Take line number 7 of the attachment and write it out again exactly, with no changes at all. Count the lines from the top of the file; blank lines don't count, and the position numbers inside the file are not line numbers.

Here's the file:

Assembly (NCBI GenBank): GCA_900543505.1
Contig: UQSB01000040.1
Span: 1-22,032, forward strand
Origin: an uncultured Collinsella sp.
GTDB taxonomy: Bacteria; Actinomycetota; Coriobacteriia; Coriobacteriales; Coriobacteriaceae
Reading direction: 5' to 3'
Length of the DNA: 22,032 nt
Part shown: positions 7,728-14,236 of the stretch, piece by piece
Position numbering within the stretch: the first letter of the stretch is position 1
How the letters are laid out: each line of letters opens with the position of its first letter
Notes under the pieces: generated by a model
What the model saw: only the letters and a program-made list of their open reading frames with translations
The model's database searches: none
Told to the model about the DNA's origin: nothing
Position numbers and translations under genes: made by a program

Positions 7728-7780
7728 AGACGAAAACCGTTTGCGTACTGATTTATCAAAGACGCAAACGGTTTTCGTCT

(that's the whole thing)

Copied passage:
Length of the DNA: 22,032 nt